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Hatzenbuhler: Oil development in our 'playground'

Western North Dakota is a playground. With beautiful vistas, rich history and abundant opportunities for outdoor sports, it’s little wonder so many are in love with the area. So it’s right that, when there’s a rise in industrial activity in a place so many enjoy for so many reasons, people are concerned about its impact.

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According to some, oil and gas development are wrecking the playground. But is that accurate?

We appreciate that the state of North Dakota and the oil industry are working together to develop the state’s oil and gas resources in a responsible way. The recent decision to relocate a well that would have been near the Elkhorn Ranch site and the ongoing efforts to identify other “extraordinary places” that would require extra care for siting and future developments are examples of responsible development for which Theodore Roosevelt himself would have advocated.

We have enjoyed sharing “the playground” with the new residents of our state. Earlier this fall, the Theodore Roosevelt Medora Foundation announced that at the conclusion of the 2013 Medora Musical season, 92,462 attendees had taken in the “Greatest Show in the West” — an increase of 9 percent over the previous year. That gain comes on top of 2.5 percent growth in 2012.

It’s not just the Medora Musical that’s thriving in western North Dakota. Bully Pulpit Golf Course, named one of the best in America by Golf Digest, enjoyed its best year ever with over 17,000 rounds played this season.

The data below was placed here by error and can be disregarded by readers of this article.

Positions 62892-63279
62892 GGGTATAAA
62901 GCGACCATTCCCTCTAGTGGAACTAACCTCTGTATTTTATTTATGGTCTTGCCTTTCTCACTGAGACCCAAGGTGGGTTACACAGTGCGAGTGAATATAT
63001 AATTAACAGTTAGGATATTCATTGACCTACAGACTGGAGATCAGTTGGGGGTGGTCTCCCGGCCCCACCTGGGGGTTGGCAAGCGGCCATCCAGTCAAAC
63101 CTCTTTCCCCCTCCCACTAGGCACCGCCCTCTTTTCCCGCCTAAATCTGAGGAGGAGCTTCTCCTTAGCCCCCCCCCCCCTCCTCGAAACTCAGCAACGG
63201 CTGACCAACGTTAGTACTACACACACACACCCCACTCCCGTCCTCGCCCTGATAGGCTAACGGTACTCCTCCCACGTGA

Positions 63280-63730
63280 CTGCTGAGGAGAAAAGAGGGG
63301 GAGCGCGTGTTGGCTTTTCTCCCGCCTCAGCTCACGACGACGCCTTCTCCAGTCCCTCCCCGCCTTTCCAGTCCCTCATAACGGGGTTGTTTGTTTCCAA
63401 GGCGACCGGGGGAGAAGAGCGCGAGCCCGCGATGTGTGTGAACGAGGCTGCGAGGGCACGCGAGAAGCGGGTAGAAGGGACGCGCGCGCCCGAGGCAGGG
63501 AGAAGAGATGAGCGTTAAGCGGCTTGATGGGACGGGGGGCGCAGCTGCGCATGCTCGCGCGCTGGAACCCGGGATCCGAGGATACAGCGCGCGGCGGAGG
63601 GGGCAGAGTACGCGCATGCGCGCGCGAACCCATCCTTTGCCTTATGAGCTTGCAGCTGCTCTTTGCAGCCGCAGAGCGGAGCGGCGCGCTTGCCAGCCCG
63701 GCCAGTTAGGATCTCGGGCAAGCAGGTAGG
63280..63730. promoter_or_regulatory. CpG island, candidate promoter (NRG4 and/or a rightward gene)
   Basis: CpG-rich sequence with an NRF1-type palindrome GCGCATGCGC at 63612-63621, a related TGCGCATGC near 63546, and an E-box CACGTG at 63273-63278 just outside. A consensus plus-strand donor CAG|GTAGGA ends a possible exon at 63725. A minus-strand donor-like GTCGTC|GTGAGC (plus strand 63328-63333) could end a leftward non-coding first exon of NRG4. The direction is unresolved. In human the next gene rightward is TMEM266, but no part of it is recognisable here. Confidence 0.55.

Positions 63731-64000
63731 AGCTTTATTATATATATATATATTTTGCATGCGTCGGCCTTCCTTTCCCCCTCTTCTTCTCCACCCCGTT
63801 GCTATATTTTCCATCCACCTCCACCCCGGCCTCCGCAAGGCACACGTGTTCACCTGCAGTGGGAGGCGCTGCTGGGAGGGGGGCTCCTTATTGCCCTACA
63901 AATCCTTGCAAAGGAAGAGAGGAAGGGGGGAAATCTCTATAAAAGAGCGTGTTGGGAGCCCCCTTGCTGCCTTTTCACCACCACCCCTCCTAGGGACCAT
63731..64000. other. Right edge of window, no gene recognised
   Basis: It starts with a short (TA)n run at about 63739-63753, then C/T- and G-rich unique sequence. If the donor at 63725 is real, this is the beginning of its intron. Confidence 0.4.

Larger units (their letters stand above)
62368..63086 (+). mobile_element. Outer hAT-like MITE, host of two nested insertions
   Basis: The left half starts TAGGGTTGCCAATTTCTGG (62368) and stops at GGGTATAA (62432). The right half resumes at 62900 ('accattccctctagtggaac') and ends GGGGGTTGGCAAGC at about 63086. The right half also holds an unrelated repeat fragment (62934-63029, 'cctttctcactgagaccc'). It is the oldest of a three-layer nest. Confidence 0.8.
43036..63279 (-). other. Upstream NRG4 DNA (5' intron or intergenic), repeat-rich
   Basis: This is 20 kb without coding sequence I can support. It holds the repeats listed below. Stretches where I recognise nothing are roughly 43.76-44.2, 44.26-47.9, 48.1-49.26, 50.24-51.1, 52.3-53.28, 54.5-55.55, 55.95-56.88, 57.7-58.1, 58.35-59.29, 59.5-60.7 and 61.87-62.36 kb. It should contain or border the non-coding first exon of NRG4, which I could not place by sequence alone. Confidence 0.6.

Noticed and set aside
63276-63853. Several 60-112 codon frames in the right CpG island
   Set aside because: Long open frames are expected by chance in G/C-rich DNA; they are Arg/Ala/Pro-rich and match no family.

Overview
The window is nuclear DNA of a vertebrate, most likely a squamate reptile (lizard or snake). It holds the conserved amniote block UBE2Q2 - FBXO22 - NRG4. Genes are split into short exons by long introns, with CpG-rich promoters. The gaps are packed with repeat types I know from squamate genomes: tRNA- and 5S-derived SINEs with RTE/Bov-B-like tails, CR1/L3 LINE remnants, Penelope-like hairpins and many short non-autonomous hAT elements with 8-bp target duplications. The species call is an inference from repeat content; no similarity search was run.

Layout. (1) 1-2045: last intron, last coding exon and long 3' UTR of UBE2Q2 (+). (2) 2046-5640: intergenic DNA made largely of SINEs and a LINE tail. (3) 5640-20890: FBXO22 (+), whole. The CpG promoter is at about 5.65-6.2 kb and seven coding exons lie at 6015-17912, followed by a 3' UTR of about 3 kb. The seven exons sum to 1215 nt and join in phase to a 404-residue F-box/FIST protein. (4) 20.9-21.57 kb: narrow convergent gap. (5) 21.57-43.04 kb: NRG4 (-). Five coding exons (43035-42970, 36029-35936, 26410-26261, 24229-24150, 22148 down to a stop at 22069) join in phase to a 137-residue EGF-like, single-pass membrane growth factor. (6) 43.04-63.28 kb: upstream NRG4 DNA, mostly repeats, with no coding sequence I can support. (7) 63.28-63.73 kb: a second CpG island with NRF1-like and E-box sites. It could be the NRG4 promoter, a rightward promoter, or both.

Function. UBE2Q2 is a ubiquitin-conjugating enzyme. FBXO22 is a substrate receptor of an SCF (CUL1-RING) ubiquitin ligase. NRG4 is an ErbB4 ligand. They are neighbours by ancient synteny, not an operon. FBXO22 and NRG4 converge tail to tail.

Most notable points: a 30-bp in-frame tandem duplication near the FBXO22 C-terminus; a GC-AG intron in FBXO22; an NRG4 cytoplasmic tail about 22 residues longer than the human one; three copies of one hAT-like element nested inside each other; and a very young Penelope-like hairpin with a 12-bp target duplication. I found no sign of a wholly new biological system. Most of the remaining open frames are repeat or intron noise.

We’ve read reports from other areas of tourism as well that suggest the oil activity has not been a detriment.

Earlier this year reported, “Statistics compiled by the (North Dakota) Game and Fish Department revealed more than 218,000 fishing licenses were sold (in 2012), 20 percent higher than the previous record set in 1982. In terms of actual individuals participating in fishing, the past year was again record-setting with more than 200,000 active anglers and about 2 million days of fishing.”

A study from North Dakota State University released earlier this year found a significant increase in the economic impact of hunting and fishing enthusiasts in the 2011-12 season, compared to the previous decade.

We recognize the challenges that fast-paced development of the Oil Patch have brought.

Because we are near the activity, we see these challenges first hand. However, we also see many benefits.

Because of the growth in the area, many of the companies working in the energy industries have held business meetings, conferences and retreats in Medora. Likewise, many in the area for energy work have brought their families to enjoy a mini-vacation in Medora.

Medora is part of the third-largest industry in our state: tourism. Tourism helps develop, preserve and showcase entertainment, history, culture and recreation — the things that make us love living in North Dakota and the same things the energy industry needs and wants for its employees.

Actions speak loudly. The oil industry encourages its employees to enjoy our state’s offerings and it is in their good interest to safely and responsibly develop the natural resources of our state.

It is clear that tourism and outdoor sports can exist side-by-side with development in western North Dakota.

Randy Hatzenbuhler is the president of the Theodore Roosevelt Medora Foundation.